Better treatments of HER2-positive breast cancer are closer at hand, thanks to new research by a team led by Université de Montréal professor Jean-François Côté at the cytoskeleton organization and cell-migration research unit of the UdeM-affiliated Montreal Clinical Research Institute.
Published in PNAS, the journal of the U.S. National Academy of Sciences, the new research by Marie-Anne Goyette, a doctoral student in Côté’s laboratory, reveals a highly promising therapeutic target to counter the HER2-positive breast cancer.
In HER2-positive breast cancer, a gene called HER2 is expressed that promotes an aggressive form of the disease. Affecting 20 percent of women suffering from breast cancer in Canada, the HER2-positive subtype is associated with a poor prognosis.
What threatens the life of the majority of cancer patients is the power of tumor cells to spread and thus metastasize to other organs, which can interfere with vital body functions. Increasingly, personalized medicine has generated a lot of hope for patients expressing the HER2 gene, but relapses are frequent in many.
Immunotherapy is an important avenue for treating these drug-resistant patients, but so far with little apparent benefit. As a result, researchers are trying to deepen their understanding of the tumors’ immune environment and thereby better target the treatments and those most likely to respond to them.
It is with this in mind that Côté’s team studied an important phenomenon in solid tumors called hypoxia. Hypoxia is manifested by a lack of oxygen caused by the rapid growth of the tumor, and leads to the production of metastases, a weakened immune system and resistance to treatment. In short, by making tumors more aggressive while reducing the body’s ability to defend itself, hypoxia promotes cancer progression, which can be fatal to those affected.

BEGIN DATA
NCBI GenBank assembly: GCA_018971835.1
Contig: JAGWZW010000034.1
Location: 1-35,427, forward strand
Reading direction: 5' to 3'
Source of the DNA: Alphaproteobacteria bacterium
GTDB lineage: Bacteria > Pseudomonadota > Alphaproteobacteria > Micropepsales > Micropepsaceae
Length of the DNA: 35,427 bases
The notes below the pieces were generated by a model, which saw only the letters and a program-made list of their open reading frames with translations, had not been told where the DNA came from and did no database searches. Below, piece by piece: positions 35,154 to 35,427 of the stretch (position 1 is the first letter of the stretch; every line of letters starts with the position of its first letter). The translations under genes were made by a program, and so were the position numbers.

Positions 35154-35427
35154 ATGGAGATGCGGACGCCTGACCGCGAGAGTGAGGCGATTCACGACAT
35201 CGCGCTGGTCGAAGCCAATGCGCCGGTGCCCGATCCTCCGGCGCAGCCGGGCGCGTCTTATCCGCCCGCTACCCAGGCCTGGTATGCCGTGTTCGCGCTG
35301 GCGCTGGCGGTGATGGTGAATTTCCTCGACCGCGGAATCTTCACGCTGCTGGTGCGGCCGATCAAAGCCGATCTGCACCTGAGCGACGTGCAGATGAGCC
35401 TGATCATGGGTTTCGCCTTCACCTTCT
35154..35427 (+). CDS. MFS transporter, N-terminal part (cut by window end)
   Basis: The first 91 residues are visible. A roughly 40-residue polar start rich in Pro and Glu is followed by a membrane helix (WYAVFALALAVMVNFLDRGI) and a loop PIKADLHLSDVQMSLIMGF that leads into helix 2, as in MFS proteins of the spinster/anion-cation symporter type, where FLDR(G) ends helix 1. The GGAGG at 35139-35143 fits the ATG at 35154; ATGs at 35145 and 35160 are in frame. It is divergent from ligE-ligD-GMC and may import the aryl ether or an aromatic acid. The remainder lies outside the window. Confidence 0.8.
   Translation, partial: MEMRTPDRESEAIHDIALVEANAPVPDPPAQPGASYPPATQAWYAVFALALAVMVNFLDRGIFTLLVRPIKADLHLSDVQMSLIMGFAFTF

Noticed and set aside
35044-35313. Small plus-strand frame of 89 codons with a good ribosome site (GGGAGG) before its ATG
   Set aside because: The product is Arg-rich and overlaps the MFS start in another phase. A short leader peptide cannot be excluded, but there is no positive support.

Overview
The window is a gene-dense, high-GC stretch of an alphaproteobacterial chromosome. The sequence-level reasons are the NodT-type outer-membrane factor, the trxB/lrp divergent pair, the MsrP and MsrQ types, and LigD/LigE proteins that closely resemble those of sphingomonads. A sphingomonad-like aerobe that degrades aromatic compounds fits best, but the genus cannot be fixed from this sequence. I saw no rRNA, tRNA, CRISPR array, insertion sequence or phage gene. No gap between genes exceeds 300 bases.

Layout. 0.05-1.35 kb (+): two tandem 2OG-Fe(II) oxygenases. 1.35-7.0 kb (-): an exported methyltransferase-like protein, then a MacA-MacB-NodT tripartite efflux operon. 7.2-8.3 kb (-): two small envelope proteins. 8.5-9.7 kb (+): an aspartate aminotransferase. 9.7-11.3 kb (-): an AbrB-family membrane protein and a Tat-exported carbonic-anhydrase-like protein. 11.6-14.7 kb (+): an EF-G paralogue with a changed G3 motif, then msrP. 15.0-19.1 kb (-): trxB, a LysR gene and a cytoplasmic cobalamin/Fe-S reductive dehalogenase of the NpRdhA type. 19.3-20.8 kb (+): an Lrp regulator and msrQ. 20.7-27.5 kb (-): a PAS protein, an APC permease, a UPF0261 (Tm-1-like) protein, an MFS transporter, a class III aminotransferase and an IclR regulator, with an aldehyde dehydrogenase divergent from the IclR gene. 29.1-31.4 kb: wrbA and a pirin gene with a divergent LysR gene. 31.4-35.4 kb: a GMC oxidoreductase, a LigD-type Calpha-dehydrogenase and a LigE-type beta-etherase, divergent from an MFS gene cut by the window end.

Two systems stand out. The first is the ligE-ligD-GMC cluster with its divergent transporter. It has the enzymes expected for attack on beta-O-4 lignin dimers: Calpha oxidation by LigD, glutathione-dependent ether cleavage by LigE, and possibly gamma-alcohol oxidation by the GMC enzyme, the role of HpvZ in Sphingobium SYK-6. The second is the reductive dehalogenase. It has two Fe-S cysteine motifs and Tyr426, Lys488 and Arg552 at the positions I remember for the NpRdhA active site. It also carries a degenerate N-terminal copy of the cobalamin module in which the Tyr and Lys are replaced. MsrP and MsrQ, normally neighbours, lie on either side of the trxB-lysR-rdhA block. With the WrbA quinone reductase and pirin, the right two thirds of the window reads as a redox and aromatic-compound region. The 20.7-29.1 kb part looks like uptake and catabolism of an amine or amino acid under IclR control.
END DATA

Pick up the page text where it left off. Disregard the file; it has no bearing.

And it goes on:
In a preclinical model, the IRCM team identified a protein called AXL whose action is crucial for hypoxia to take place. By blocking the action of this protein in the tumor, using various novel techniques, the team observed a recovery of blood vessels and a revitalization of the tumor’s immune environment. Blocking the action of the tumor also reduced its ability to metastasize in other organs.
“It’s as if we had succeeded, on the one hand, in breaking down the protective walls of the tumor against the immune system, thus making it more vulnerable to immunological treatments, and, on the other hand, in preventing the tumor from moving elsewhere,” said Goyette, the new study’s first author.
The potential of this study is all the more important as it opens the way for further research on the subject from the perspective of various fields of biomedical research, the researchers believe. The sharing of expertise has once again proved its worth, they say.
“Cutting-edge personalized medicine in immunology has faced significant resistance from this type of cancer and we had the expertise in molecular research to help overcome these obstacles,” said Côté. “We have not only shed light on a central mechanism of the functioning of some of the most aggressive tumors, but in doing so we have also unveiled a way to create an environment conducive to more effective treatments.”